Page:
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Gregory v. McCabe

United States District Court, D. New Jersey, Camden Vicinage Division

June 12, 2014

ALBERT GREGORY, on behalf of himself and all others similarly situated, Plaintiff,
v.
McCABE, WEISBERG & CONWAY, P.C., Defendant.

MEMORANDUM OPINION AND ORDER

ANN MARIE DONIO, Magistrate Judge.

In this action, Plaintiff Albert Gregory (hereinafter, "Plaintiff"), a debtor, alleges that Defendant McCabe, Weisberg & Conway, P.C. (hereinafter, "Defendant") transmitted collection letters and/or notices to alleged New Jersey debtors in violation of the Fair Debt Collection Practices Act.[1] The parties now ask the Court to conditionally certify a Federal Rule of Civil Procedure 23(b)(3) settlement class, to preliminarily approve a proposed class-wide settlement, and to authorize notice of the proposed settlement to class members. For the reasons that follow, the Court grants the joint motion.[2]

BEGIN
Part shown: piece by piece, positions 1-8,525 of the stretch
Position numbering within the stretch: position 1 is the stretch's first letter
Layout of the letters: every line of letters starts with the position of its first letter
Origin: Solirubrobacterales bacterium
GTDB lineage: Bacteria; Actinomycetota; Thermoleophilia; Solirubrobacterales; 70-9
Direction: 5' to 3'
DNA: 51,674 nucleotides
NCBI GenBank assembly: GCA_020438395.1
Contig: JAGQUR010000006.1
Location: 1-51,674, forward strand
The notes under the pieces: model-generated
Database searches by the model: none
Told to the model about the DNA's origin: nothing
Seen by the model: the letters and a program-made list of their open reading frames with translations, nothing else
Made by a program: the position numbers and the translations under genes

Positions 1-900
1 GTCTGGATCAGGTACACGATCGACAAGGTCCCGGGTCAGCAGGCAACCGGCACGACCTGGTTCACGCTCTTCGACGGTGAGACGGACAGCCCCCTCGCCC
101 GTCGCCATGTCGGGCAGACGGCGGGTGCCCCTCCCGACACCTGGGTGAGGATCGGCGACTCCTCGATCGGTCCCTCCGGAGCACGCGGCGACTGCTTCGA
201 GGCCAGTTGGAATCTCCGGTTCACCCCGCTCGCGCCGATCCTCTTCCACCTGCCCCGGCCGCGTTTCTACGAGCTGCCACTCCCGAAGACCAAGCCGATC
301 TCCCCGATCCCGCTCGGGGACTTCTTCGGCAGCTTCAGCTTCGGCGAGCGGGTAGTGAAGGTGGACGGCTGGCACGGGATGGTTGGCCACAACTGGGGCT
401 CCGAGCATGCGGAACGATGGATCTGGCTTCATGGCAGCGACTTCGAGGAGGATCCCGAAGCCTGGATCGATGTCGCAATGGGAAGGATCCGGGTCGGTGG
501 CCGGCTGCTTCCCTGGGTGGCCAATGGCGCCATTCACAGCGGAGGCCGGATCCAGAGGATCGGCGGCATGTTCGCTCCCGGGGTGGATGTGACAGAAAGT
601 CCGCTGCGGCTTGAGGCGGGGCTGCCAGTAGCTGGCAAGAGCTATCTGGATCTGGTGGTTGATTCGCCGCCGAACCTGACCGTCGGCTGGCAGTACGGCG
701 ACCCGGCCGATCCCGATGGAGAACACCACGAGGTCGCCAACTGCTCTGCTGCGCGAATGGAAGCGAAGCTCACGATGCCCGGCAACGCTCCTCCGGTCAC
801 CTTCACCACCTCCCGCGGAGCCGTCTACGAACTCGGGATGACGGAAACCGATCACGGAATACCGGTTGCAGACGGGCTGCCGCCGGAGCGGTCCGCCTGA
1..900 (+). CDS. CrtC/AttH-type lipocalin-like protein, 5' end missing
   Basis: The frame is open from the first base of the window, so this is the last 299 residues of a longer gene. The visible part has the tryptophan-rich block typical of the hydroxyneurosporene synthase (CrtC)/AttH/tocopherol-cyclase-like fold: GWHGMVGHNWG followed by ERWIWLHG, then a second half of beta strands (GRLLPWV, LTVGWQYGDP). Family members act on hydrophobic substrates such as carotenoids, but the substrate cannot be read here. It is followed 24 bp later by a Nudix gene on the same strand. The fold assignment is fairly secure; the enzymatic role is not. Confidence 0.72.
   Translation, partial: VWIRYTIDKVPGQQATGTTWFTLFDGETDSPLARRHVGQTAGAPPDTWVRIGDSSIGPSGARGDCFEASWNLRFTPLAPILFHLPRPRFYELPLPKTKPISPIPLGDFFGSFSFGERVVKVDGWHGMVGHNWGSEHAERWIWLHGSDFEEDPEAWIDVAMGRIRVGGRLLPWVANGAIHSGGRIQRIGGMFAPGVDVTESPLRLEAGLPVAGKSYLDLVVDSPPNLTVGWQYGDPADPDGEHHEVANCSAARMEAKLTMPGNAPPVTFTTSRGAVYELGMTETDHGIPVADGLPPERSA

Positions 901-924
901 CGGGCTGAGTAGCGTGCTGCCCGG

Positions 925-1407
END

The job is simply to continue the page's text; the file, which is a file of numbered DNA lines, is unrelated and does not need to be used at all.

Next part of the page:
Plaintiff Albert Gregory (hereinafter, "Plaintiff") filed the initial complaint in this action on November 17, 2013, on behalf of himself and all others similarly situated, against a debt collector, Defendant McCabe, Weisberg & Conway, P.C. (hereinafter, "Defendant"). (See Class Action Complaint and Demand for Jury Trial [Doc. No. 1].) In his complaint, Plaintiff alleges that Defendant's initial collection correspondence failed to set forth the amount of Plaintiff's debt, as required by the Fair Debt Collection Practices Act, 15 U.S.C. §§ 1692-1692p (hereinafter, "FDCPA"). (Id. at ¶¶ 35-37.) Plaintiff alleges that Defendant's practice with respect to all initial collection correspondence fails to provide debtors with written notice concerning the amount of the underlying debt in its initial written collection communications (or within five (5) days thereafter) in violation of the FDCPA. (Id. at ¶¶ 9, 21, 31-41.) See also 15 U.S.C. § 1692g(a)(1) ("Within five days after the initial communication with a consumer in connection with the collection of any debt, a debt collector shall, unless the following information is contained in the initial communication or the consumer has paid the debt, send the consumer a written notice containing-(1) the amount of the debt[.]"). Plaintiff's complaint therefore seeks to proceed in this litigation as a class action pursuant to Federal Rule of Civil Procedure 23, on behalf of all New Jersey consumers and their successors "who have received collection letters and/or notices" from Defendant which violate the FDCPA by failing to provide the amount of the debt in accordance with 15 U.S.C. § 1692g(a)(1). (See Class Action Complaint and Demand for Jury Trial [Doc. No. 1], ¶ 10.)